Notes from A Dialogue with Imma Vitelli
 
Monica Warek, NYU Florence Student
La Pietra Dialogues
February 13, 2012

The event started with a brief introduction by Executive Director of NYU Florence Ellyn Toscano followed by NYU professor Marcella Simoni.

Imma started the dialogue by briefly speaking about her experience in Egypt and her motivation for writing the book:

  • She described how what she saw and experienced was much different from her expectations.
  • She described seeing how much young people were struggling, how much everyone was struggling.
  • There was immense suffering, corruption and poverty.  People lived on $2/day in 2002.  When there is this much poverty how can people try to make ends meet and create a revolution? 
  • After Americans invaded there was a generation of youth who woke up and started doing amazing things.
  • The youth, especially the middle-class youth began writing and using social media to blog. They wrote about corruption, the police, and would post pictures of events.
  • No one expected middle class youth to be the ones reporting since they had generally good lives, felt they wouldn’t be the ones complaining, however they wanted civil rights and democracy. It was a revolution of human ethics, not to assert their power.
  • Imma wanted to know who these young people were and what their story was. 

The floor was then opened up for questions.

Questions were asked by a wide range of attendees varying from NYU professors, NYU graduate and undergraduate students, and citizens of Florence:

  • The 1st Question was asked by a women who was in Egypt at the time. She asked about how religious the culture was and the impact it had.
    • Imma discussed how yes Egypt is very religious and conservative and religion is the only strong identity and root that everyone shares but the ideology of the country is changing with the youth.
    • Political and religious Islam was the same thing and the Mosque was the only place a crowd of people could congregate without breaking a law and in Egypt the dynamics are the same
  • The 2nd Question was asked by PHD student: He asked about similarities/differences between Egypt and revolutions in Africa, like Libya, because the nations are very different but are going through similar situations.
    • Imma replied saying yes, both peoples are seeking a better life.  Both cultures have seen the trains passing by but couldn’t jump on.  People were getting married just to be able to buy a house.  People had no lives, no money.  There wasn’t any social justice.
    • When people would set themselves on fire, there was a common understanding as to why.
    • There was a realization that those actions of revolt meant more than their own lives.
    • She described an 18 year old who she interviewed who was put in solitary confinement for 2 months and who ate cockroaches in his spare time.  She?" asked "How did you not lose your mind and he replied “I did”
    • Corruption was the same in both countries, but Imma said the power centers were different.  In Egypt the army is in power and the revolution is still going on and that changing dictatorship takes an entire generation worth of work.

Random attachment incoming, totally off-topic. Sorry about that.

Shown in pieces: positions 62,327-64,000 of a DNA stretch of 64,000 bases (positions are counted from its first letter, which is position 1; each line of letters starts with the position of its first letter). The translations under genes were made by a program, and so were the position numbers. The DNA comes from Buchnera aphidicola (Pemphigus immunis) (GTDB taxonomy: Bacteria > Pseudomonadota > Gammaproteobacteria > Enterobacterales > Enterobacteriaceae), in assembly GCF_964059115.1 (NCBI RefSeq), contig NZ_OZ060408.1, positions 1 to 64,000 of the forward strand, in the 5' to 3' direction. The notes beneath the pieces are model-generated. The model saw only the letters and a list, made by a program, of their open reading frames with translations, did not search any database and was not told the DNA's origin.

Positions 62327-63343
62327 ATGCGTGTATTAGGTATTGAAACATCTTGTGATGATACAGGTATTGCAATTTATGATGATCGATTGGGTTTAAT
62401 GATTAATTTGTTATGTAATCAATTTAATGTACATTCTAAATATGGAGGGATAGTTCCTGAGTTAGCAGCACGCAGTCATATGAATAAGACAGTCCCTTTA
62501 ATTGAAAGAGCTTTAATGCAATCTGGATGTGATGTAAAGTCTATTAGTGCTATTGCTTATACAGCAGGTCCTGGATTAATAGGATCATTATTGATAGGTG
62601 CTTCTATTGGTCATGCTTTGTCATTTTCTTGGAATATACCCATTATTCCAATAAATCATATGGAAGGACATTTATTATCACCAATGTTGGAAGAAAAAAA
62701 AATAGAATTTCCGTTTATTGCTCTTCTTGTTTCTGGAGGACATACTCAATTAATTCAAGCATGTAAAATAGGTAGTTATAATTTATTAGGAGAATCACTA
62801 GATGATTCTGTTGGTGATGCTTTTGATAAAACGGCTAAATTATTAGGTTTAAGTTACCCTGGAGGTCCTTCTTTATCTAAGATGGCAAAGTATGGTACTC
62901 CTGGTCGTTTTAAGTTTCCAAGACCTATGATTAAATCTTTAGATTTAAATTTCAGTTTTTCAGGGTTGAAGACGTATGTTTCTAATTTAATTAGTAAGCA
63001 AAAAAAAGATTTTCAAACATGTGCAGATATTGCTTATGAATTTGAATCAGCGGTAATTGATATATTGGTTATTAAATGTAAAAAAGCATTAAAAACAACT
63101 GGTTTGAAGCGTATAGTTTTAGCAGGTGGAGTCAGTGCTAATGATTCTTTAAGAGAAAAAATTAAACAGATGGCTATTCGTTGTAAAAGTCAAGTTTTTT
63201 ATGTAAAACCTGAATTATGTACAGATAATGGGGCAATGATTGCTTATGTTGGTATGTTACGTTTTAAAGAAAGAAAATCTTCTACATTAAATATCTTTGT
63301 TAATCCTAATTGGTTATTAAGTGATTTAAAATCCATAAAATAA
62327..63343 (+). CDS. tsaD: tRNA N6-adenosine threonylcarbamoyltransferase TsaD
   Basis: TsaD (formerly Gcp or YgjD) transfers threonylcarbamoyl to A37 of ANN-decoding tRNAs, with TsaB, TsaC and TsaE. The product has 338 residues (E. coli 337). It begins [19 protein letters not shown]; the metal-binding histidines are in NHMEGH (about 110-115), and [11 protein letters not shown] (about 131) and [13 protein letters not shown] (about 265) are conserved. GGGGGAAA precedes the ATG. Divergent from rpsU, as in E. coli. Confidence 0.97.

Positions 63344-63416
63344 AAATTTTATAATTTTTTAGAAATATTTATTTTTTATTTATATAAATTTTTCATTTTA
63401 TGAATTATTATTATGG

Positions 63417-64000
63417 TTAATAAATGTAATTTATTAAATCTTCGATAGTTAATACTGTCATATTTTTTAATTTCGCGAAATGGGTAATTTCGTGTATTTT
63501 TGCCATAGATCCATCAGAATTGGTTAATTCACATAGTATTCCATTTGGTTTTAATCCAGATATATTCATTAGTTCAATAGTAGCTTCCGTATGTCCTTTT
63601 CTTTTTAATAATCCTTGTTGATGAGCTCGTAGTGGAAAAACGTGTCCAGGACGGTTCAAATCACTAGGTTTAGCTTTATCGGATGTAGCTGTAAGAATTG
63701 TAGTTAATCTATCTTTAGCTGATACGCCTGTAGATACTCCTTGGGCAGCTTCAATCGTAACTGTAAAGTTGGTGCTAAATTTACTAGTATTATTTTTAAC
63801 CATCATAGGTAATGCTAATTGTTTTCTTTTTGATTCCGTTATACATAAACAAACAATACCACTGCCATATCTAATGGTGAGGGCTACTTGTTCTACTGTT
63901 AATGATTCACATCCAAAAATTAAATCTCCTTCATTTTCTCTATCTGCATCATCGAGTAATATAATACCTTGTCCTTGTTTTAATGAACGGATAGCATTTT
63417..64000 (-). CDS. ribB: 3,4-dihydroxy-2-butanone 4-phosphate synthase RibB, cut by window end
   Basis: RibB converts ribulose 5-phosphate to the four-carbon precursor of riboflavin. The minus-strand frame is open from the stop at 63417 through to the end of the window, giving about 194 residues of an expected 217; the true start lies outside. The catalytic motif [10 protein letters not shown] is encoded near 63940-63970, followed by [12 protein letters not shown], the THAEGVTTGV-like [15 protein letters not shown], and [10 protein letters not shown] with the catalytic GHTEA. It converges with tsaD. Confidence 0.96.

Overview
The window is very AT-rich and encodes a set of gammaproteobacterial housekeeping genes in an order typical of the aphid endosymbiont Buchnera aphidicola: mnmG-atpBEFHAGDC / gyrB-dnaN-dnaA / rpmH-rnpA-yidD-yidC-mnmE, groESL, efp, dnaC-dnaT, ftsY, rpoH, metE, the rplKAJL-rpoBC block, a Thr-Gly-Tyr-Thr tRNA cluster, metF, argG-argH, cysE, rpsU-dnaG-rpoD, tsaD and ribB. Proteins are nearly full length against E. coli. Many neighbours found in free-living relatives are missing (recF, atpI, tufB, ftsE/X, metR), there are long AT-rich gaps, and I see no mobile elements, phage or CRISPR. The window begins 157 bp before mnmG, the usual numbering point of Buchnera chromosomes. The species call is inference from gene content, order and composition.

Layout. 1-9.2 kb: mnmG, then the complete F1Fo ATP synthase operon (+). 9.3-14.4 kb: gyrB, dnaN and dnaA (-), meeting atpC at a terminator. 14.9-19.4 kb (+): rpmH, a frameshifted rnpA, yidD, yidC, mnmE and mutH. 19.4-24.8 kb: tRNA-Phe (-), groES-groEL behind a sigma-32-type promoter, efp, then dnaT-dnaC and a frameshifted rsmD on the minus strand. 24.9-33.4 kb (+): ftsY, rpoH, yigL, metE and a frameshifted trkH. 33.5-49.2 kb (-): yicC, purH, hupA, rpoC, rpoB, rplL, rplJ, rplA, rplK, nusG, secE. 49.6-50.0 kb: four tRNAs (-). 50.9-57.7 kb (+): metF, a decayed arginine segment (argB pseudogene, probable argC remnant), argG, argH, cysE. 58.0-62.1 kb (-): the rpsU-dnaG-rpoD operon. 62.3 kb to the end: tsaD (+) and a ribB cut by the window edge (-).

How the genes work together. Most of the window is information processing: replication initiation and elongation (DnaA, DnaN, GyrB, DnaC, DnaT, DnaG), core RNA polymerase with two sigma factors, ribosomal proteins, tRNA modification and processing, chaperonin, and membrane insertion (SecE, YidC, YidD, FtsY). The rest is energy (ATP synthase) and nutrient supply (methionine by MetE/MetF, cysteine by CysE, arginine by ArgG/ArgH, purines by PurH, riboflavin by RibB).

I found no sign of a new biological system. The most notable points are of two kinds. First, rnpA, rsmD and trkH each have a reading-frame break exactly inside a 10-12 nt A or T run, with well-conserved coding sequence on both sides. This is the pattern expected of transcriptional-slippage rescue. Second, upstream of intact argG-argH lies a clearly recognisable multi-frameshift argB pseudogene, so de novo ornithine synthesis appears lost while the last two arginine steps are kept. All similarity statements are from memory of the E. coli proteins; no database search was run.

• The 3rd Question was about the European Union’s role during the revolution
    • Imma says the EU did a little, it was not totally useless
  • The 4th Question was asked by a man from Lebanon who now lives in Florence.  He asked about the future of the Arab Spring and the hunger for democracy.
    • Imma replied that the people who made revolutions successful were the masses, the majority were middle-class or impoverished.  She talked to many people who were willing to die and to the youth who wouldn’t tell their parents they were going to rallies but they would keep their parents names in their pocks in case they died while fighting for democracy…. So yes very hungry for democracy.
  • The 5th Question was asked by a PHD student who wondered about the role of social media in the Arab Spring
    • Imma replied that Facebook was not censored because those in power believed the revolution would come from the poor, not the middle class who had and used computers.
    • The youth used social media heavily to share stories of children dying and being tortured by police.  They would make pages dedicating them to kdis who died and they received an immense amount of followers and attention.
  • The 6th Question was asked by an NYU professor: Who is going to pay for this?  What does it take for democracy to come together?  Where are the brave girls now who had “virgin” tests in public?
    • Imma said the people, specifically the youth realized that the price for freedom was very high.  We don’t realize how it feels to not have basic rights and what you would be willing to do to fight for those rights.  It’s too late to ask “was life better before” for the youth, they are too far into it and it’s not about that.  It’s about human rights, they were deprived of them and they will do anything to have them, something we have a hard time understanding.

The Dialogue ended with a small reception with food and drinks enabling event attendees and Imma to mingle further. 

                         
   

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